5 Best Practices for Creating an Effective Product Roadmap
A “Product Roadmap” is a commanding visual representation that maps out the vision and direction of your product running overtime. Roadmaps are the greatest advantage for any SaaS; they’re the only source of data for those who are all involved in product planning.
A product roadmap helps you find the answer to “why” and “what” product you’re building? A roadmap is a guiding strategic document of the plan for executing the product strategy.
Product roadmaps guide you to:
- Manage the development work within the firm
- Build the correct product which gives meaningful results
- Collaborate with other departments to get their concern and ideas on product plans
- Inform about the status to stakeholders and customers and keep them excited.
- A clear explanation of the vision and strategy of the product.
The product roadmap helps you only if you have a clear plan of execution. If you’re not sure about it, then the whole process becomes messy!
In this article, I will walk you through the best practices to build truly helpful product roadmaps. These tips will be helpful for both “internal” and “public” roadmaps.
Both “internal” and “public” refers to:
- Allocating a place to have a conversation over the product plans
- Providing a better way to contact managers for the roadmap approval
- Giving the entire firm a clear idea of the product roadmap and its stage
It’s easier when you use a product roadmap tool to build a great roadmap, but there are several ways to create a roadmap.
Product roadmaps give you very valuable results if done correctly, never let your efforts on setting up a roadmap fall.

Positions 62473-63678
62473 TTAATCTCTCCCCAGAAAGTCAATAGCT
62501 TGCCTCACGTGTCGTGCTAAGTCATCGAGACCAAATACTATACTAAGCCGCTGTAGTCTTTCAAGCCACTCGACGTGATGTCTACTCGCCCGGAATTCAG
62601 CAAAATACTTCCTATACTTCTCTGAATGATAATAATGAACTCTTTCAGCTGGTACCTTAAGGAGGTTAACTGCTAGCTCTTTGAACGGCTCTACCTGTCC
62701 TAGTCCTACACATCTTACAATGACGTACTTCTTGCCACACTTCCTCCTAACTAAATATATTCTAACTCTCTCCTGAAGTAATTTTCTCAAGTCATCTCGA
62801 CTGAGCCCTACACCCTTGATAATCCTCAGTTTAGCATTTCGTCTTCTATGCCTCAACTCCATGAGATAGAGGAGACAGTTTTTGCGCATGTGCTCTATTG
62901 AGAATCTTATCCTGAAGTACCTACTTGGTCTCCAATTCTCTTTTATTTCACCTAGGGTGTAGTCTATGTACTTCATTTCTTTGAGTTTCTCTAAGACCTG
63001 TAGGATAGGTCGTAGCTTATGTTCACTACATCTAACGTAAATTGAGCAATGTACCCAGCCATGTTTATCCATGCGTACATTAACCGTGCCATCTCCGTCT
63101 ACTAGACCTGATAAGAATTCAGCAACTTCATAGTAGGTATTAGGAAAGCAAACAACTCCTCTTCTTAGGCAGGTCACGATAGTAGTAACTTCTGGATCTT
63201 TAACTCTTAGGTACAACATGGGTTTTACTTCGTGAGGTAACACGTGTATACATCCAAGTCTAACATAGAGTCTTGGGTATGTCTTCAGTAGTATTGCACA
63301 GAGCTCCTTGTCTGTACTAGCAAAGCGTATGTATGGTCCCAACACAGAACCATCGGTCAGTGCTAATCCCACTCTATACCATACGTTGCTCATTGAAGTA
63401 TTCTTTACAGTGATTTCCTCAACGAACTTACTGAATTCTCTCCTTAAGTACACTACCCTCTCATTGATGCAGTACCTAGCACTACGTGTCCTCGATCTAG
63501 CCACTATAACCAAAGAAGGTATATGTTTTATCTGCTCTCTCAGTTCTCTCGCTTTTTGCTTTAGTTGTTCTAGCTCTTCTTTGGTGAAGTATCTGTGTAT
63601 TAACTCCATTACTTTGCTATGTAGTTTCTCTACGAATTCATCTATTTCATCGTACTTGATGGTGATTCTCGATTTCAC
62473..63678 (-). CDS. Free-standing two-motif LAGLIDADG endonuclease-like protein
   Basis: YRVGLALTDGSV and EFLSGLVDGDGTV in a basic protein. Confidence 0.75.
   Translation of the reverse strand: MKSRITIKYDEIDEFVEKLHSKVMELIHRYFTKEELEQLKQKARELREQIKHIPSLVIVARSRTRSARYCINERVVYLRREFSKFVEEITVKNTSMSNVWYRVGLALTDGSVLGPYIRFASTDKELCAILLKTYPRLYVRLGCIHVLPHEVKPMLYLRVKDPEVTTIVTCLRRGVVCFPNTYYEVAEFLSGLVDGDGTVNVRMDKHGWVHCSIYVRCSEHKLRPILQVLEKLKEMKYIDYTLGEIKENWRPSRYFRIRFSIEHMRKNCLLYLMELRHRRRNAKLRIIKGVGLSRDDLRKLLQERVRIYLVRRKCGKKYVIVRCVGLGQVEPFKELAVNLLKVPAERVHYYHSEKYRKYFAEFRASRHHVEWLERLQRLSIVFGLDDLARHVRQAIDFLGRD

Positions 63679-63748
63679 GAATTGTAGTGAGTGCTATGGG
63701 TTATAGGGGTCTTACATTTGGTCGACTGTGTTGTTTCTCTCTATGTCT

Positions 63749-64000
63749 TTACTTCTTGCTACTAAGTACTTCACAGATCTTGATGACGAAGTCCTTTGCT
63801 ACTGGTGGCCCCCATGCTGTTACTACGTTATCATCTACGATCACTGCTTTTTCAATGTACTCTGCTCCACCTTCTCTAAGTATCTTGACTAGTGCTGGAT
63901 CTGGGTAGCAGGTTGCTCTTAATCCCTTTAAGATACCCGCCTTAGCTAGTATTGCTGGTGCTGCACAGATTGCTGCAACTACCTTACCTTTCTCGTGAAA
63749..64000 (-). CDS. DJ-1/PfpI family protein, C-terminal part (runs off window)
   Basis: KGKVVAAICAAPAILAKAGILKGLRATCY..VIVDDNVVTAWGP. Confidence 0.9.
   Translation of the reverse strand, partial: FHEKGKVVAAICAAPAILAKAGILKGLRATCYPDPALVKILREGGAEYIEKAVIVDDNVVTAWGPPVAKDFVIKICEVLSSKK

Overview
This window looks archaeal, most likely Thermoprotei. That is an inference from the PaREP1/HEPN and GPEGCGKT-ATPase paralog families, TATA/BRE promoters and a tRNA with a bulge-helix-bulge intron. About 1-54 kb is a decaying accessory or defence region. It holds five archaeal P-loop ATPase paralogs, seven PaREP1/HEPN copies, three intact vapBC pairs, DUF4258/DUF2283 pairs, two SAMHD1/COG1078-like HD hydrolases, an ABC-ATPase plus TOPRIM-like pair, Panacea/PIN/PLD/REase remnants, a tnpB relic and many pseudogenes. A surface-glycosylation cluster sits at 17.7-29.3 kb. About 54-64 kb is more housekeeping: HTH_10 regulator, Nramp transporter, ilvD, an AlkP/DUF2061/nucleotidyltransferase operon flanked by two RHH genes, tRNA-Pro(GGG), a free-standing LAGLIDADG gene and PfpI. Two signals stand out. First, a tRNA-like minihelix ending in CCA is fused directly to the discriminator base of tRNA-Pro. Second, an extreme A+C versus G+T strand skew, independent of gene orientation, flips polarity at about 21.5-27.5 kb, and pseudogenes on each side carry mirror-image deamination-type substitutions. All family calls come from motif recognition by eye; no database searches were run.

5 product roadmap practices that will work:
#1 Update your roadmap constantly:
Keep updating your product roadmaps according to the economic changes constantly throughout the product life cycle. Clear off the pieces of information that you used already for the previous release so that you need not confuse it with the same information for your next release.
Perhaps, if you’re not keeping the roadmap updated, all your information is disorganized and finally messed up with one another and the roadmap becomes utterly useless at that point. Your product team doesn’t have an idea of what to do next, and other departments will be even more confused.
The out-of-date roadmap is completely useless to your stakeholders, investors, customers, and whoever is involved in the product life cycle.
They will completely lose information about what’s coming next. In the uttermost scenario, they will be tracked to the wrong path and start working on the wrong idea leading to disappointment and hard emotions at the end.
The rhythm of updating your roadmap depends on which phase your company and product are in. In previous times, there are two prominent ways to stay clear that your roadmap is always updated:
The product team should be aware of reviewing the roadmap recurrently, even if they don’t have any recent changes.